Zookeeper Julie Returns to California to Save Sea Lions

July 1st, 2019

In May of 2018 I volunteered at Channel Islands Marine and Wildlife Institute (CIMWI) for 11 days. CIMWI is a part of the Marine Mammal Health and Stranding Response Program under the direction of NOAA’s National Marine Fisheries Service.  They are dedicated to positively impacting conservation through marine mammal rescue, rehabilitation, research and education to promote ocean and human health.  You may remember reading about my experience last year assisting with the care of about 30 rescued sea lions and elephant seals.  This year in May CIMWI rescued 62 starving California sea lion pups and they were in a crisis situation providing medical and rehabilitation care for these animals. I was contacted to see if Como Zoo could help!  So within a few weeks, with the support of Como Friends, I was able to return to CIMWI for a week to help them with this increase of sea lions.  I again assisted with the feeding, medical treatments, and cleaning.

This time however I also got to help with rescue calls.  When people see an animal on the beach which they feel needs help they can call the CIMWI hotline.  CIMWI will then contact a volunteer to check on this call.  The first two calls I went on appeared to be two adult females not far from each other on the beach.  Both appeared to be circling and not coherent, but no signs of trauma or wounds.  It was suspected that both were suffering from domoic acid poisoning.

The week I was volunteering, CIMWI received many reports of sea lions showing signs of domoic acid toxicosis. Although the production of this neurotoxin found in algae is naturally occurring, extreme growth of this marine algae can be harmful. The marine biotoxin is passed up the food chain and thus marine mammals suffer from  Domoic Acid toxicosis.

There is no known cure for Domoic Acid (DA). Symptoms of acute DA typically subside after 72 hours as the toxin is eliminated from the body through the kidneys and excreted in the urine. Marine mammals with DA have been known to recover and successfully forage and survive in the wild. When CIMWI responds to these calls they provide signage to educate beachgoers of the situation as well as continually monitor the animal.  While putting up signage I was able to talk to several people about DA, CIMWI, Como Zoo, and sea lions.

Seeing the animals display DA symptoms was a sobering experience.  However, I feel this experience has made me better educated and aware of the reality these animals are facing. Each time I am at CIMWI I am grateful I helped an outstanding organization with their mission.

If you would like to read more about CIMWI, or follow their rescues, visit their Facebook page: https://www.facebook.com/CIMWI/

– Zookeeper Julie


Como Zoo’s western lowland gorilla family gets ready to meet the public

June 26th, 2019

On Wednesday, June 26th, Como Zoo’s tight-knit family troop of western lowland gorillas made their first public appearance in Como Zoo’s public habitats in more than a year, following treatment of a complicated medical condition that’s kept the six-member family troop in a habitat space located behind-the-scenes of Gorilla Forest.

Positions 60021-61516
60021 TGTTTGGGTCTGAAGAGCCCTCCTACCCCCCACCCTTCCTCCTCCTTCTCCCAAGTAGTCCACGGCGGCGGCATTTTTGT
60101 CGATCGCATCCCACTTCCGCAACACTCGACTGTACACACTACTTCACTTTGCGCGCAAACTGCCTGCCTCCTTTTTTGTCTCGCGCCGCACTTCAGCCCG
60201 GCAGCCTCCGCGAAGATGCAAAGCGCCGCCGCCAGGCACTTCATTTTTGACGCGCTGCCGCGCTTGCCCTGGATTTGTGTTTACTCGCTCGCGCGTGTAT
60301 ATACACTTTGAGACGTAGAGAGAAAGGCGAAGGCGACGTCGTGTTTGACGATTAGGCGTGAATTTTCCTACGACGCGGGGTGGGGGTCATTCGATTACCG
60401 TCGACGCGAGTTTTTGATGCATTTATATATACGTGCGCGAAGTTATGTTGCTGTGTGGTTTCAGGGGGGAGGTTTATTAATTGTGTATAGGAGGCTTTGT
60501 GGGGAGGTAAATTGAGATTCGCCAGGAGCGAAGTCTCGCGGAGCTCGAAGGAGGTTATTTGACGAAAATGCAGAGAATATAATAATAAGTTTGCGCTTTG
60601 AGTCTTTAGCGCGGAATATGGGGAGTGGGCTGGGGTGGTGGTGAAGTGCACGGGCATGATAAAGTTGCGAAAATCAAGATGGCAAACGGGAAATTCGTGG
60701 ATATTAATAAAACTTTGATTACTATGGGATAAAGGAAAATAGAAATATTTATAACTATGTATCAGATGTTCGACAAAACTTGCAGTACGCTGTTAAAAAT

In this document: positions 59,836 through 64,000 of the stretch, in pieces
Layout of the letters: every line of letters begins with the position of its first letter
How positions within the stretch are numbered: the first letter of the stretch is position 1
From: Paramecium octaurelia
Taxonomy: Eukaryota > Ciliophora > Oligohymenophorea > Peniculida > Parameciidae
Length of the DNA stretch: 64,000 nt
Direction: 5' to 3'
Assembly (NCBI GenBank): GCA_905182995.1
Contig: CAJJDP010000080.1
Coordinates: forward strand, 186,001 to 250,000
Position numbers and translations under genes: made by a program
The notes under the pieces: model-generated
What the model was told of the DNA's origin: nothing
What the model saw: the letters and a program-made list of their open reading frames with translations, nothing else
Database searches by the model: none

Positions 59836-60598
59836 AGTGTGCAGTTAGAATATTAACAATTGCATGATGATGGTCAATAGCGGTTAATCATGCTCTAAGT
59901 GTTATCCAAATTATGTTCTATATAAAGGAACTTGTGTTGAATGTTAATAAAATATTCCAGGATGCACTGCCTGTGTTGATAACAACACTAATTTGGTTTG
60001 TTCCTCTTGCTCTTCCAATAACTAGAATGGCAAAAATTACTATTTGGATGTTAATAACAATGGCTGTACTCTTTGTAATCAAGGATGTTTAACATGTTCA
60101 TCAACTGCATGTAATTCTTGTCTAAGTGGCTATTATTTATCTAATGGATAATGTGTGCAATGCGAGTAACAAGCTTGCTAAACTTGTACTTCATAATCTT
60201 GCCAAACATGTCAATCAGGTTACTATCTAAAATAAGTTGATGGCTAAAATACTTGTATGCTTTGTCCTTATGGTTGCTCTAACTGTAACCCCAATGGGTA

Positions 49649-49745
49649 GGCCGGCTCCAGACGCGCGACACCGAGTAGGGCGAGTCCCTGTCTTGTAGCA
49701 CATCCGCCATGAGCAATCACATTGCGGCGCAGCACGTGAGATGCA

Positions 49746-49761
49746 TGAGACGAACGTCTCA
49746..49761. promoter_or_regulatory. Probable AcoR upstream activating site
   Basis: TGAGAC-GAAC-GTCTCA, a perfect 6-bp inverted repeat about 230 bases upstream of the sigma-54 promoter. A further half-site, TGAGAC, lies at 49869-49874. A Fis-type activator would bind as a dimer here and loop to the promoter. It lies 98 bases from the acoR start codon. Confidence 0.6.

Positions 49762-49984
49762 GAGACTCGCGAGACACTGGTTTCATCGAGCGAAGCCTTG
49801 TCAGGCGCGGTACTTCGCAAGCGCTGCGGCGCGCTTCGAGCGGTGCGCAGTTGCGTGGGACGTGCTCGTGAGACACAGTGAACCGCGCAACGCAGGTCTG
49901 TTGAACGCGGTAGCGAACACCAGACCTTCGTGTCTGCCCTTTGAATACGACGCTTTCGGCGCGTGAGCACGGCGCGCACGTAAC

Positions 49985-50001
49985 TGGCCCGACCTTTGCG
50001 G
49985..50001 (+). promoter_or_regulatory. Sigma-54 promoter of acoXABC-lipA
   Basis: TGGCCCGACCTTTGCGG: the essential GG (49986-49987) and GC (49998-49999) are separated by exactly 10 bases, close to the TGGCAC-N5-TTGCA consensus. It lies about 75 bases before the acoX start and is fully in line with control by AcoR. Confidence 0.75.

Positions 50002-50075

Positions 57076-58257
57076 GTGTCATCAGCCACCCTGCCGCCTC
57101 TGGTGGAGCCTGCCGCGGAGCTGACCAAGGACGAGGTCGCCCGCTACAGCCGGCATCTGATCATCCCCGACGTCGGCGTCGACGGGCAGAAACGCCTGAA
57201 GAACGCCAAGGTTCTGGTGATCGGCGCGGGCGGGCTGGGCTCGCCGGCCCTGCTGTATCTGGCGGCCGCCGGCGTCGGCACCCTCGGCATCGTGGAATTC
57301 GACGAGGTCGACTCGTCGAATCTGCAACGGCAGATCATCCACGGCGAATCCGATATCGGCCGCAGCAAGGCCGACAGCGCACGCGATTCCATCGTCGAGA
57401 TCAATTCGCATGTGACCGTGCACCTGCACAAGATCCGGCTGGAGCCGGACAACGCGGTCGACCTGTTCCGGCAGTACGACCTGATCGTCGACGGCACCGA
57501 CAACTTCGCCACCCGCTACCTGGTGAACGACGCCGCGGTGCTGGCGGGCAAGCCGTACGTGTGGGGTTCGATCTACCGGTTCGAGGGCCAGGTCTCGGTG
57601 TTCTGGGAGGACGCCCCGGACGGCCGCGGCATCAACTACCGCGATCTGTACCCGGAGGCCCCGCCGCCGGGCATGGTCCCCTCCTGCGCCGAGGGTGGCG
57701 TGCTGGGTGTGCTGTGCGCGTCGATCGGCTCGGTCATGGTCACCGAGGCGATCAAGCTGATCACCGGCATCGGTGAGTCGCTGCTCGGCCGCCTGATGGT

For more than a year, gorilla Alice, who turned 17 in June, has been coping with a number of medical challenges, including a complex skin picking disorder that has opened large and unsightly wounds in her skin. Similar to a condition in humans known as “excoriation disease” or “dermatillomania,” it can be a difficult condition to treat. And it’s even more complicated to cure in a young gorilla who is still nursing a 20-month-old infant, and whose complex family structure nearly defines the word “co-dependent.”

“This has been the most complicated case I’ve ever had here at Como Zoo because it involves multiple problems that have different needs for treatment, a baby that is impacted by what we do, and a family that has to be involved and accounted for every step of the way,” says Dr. Micky Trent, a large animal veterinarian and associate professor at the University of Minnesota’s College of Veterinary Medicine, which has a long-standing partnership at Como Zoo. “Treating a gorilla is not like taking care of a human. You have to consider the impact of every move you make on the outcome for the entire troop, and that’s made this very complex.”

While the condition has not been cured, Alice’s keepers and veterinarians have decided it’s time to allow the female gorilla and her family troop access to the public habitats of Gorilla Forest.

“Alice’s health concerns have been challenging, not only for her gorilla family, but also for our zoo keepers, and the wider community of gorilla health and behavior experts who are committed to caring for her,” says Como Park Zoo and Conservatory Director Michelle Furrer. “While we’ve been sharing details about the gorilla family with visitors who’ve asked about Alice and her Nyati, we also want the wider public to know about all the diagnostic care and professional collaboration that’s gone into understanding Alice’s condition.

“She may not look very pretty right now, but we’re very pleased with the progress she’s made,” Furrer adds. “The two things that we really want the public to appreciate are that Alice is doing a great job of being a gorilla, and she’s turned out to be a terrific mother.”

Diagnosing A Multifactorial Medical Problem
Como Zoo is home to nine western lowland gorillas, including a six-member family troop that includes Schroeder, the 33-year-old male silverback, Nne, a 31-year-old female, 16-year-old Dara and her daughter Arlene, born in February 2015. The top ranking female in the group is Alice, 17, who was born at the Miami Zoo and moved to Como in 2013 at the recommendation of the Gorilla Species Survival Plan, a conservation panel of gorilla keepers and other professionals that manage the health and well-being of gorillas in 51 zoos across the United States .